There is an excellent book on the subject at your local library, called, “The Complete Battery Book,” by Richard Perez. If you pick it up, just pay attention to the chapters on flooded lead acid batteries, which are almost always the type used in solar applications. Richard also happens to be the founder and edtior of Home Power Magazine, a periodical that gets into the nuts and bolts of home grown energy. I recommend subscribing if you are really going to tinker with this technology. You'll find great articles and ads for exactly what you are trying to get into. Some other links are posted below.

Whatever panel you end up with, if it doesn't have diodes or a charge controller, you can get diodes at Radio Shack pretty inexpensively. If the panel is not rated over 4 amps, just get the 6 amp silicone diode, for about 89 cents, and put it right in the junction box on the back of the panel. Make sure the positive output of the panel is first routed through this diode before going to the battery. Hook it up when the sun is out, and see if the battery is getting a charge. If not, you probably have it in backwards, just turn it around. That's all the charge controller we have on our little system, one diode in the back of each panel.

If you do subscribe to Home Power, you can use their online search engine to look up old articles. Back in 2000 they were so taken with our low cost ultra simple system that they ran an article on it. Use the websites search to look for Small System First if you want to check it out. Good luck Dave, and take care, Rudydoo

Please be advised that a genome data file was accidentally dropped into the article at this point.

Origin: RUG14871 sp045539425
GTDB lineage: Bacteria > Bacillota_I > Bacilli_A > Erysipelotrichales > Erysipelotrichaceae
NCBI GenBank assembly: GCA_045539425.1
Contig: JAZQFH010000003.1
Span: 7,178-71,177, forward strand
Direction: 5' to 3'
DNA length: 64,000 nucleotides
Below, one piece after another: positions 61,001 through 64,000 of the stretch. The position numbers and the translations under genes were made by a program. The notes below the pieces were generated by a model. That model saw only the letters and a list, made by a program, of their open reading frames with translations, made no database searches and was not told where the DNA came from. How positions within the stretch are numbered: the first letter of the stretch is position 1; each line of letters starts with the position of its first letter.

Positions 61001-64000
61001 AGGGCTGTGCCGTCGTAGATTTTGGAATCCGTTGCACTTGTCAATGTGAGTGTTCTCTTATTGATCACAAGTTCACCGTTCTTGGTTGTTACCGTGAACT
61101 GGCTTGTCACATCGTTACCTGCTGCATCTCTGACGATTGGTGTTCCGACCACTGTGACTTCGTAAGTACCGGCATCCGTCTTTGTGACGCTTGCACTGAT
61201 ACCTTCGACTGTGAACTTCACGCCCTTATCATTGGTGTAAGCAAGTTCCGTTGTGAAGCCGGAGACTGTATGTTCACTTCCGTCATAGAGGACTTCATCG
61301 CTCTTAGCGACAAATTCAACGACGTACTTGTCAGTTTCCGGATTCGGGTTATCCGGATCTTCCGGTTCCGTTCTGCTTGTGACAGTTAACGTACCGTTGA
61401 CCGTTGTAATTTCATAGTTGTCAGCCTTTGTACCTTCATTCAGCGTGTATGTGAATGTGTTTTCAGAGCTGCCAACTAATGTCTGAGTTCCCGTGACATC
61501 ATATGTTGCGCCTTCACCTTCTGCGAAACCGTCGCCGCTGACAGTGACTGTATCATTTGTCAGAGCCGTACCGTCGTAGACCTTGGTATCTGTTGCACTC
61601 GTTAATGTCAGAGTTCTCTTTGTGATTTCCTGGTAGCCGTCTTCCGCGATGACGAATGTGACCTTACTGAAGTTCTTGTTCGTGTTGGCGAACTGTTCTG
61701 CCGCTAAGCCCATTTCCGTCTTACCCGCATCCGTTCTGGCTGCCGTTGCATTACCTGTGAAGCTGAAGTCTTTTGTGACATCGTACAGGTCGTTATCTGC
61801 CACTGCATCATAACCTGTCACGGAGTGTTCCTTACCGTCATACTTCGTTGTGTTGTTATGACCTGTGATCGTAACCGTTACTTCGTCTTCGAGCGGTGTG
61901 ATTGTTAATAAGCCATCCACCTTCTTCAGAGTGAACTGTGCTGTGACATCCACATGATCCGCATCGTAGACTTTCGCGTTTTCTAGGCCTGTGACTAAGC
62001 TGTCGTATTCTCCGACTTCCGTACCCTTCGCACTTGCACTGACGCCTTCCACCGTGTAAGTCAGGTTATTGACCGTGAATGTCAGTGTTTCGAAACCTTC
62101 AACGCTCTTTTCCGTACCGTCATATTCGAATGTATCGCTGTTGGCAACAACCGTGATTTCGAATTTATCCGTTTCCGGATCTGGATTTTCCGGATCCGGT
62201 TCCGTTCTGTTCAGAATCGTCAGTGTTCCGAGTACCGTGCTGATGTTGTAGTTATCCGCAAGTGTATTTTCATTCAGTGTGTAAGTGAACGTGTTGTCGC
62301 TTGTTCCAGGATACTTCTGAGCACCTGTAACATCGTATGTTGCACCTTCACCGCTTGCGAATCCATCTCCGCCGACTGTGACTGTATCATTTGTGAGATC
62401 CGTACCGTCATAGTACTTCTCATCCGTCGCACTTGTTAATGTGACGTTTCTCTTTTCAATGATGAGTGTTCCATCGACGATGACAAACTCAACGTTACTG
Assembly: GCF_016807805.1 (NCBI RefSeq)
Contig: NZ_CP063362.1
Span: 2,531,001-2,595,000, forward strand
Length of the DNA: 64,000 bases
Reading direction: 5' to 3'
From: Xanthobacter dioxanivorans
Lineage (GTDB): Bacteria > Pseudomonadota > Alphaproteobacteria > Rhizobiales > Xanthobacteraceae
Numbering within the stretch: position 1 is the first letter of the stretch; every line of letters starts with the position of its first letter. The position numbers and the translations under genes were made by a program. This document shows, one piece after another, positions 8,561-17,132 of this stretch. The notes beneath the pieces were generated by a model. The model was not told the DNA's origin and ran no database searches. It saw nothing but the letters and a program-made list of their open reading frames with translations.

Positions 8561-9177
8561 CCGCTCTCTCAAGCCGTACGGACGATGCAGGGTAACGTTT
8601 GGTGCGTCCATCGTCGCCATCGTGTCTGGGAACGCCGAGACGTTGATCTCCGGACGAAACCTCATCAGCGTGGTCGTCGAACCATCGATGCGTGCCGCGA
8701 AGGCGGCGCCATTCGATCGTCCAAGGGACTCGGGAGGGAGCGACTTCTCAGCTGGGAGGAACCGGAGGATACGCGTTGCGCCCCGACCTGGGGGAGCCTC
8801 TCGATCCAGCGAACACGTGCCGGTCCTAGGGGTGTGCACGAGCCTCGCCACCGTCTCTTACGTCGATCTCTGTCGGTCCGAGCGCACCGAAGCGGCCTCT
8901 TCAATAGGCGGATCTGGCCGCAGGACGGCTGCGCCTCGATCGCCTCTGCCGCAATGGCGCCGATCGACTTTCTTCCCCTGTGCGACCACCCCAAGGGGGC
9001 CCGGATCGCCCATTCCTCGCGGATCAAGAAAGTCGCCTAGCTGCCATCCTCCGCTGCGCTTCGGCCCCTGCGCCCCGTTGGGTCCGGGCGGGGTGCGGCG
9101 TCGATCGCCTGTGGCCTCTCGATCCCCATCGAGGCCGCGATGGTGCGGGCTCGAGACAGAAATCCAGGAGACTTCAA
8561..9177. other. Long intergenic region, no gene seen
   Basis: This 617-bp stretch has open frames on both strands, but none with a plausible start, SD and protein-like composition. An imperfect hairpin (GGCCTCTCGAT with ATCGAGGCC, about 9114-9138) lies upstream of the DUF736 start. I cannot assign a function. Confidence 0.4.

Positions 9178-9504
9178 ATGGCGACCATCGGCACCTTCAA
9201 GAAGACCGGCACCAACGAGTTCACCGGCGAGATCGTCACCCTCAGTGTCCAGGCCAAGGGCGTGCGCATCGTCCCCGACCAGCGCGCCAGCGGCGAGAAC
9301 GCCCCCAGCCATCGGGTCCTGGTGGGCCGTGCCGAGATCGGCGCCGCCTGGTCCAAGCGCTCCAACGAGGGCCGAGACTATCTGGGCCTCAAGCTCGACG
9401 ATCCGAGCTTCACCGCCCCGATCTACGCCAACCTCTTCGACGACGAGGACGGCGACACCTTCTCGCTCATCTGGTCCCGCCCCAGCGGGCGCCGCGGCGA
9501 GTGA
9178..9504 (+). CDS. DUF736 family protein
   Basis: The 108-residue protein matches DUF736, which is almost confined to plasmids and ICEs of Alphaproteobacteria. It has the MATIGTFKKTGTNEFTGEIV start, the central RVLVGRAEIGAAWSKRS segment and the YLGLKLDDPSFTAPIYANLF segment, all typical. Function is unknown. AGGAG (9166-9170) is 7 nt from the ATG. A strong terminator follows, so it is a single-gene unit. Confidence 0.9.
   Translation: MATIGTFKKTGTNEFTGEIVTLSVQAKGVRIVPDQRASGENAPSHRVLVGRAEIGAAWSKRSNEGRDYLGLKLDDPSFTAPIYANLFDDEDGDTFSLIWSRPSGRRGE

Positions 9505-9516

Joseph asks…

What is a good solar panel to buy?

I am fairly new to the solar panel scene, and am eager to try to set one up myself instead of buying a kit.
I am looking for a solar panel that puts out 100 Watts or more, and can produce more than 20 volts. Thanks

ssadmin answers:

Hey C, the answer is you should buy a panel that meets your needs. A 100 watt panel is pretty easy to find, but I'm curious about the desired voltage. Most panels are designed to charge existing batteries, which normally come in multiples of 6 volts. This is why battery banks of 12, 24 or 48 volts are so common, and large deep cycle batteries of 6 volts each so easy to find. A panel set up to charge a 12 volt battery normally has 36 cells in it, which yields an open circuit voltage of 18 volts DC. A panel for a 24 volt battery will have 72 cells, with a V max of 36 volts. If you're trying to charge a 12 volt battery, 17 or 18 volts will work fine. If you are trying to do something outside the box like directly power your computer (which has a 19 volt power supply) with a 20 volt panel, then you'll run into some problems that might be too numerous to mention here. Mainly, solar panel voltages are unregulated without a battery to anchor them, this is why they never list a nominal voltage on a panel, only its maximum, it might be anyplace between zero and max if hooked directly to a load. The only exception to this is when hooking directly to a utility intertie grade inverter, they are designed for these large ranges in voltage, almost nothing else is.

If you really want to get involved, here is what I would do. First, get a subscription to Home Power Magazine, it's inexpensive and right to the point. Then look for an energy fair near you in the Calendar section of the mag when it arrives. Go to one of the fairs, we did 12 years ago, now our home is completely powered by the wind and sun. In the mean time, check out the sources below and learn what you can. One thing I encourage people to do is build up a small system themselves, with a 12 volt battery, panel, and small inverter. Now you can run your laptop, or other small electronics and lighting with your own power source. You'll have a much better understanding of the entire technology and be more equipped to make decisions. Home Power has great articles about people doing just what you are trying to do, that is why it's so worth the time and expense. Good luck C, and take care, Rudydoo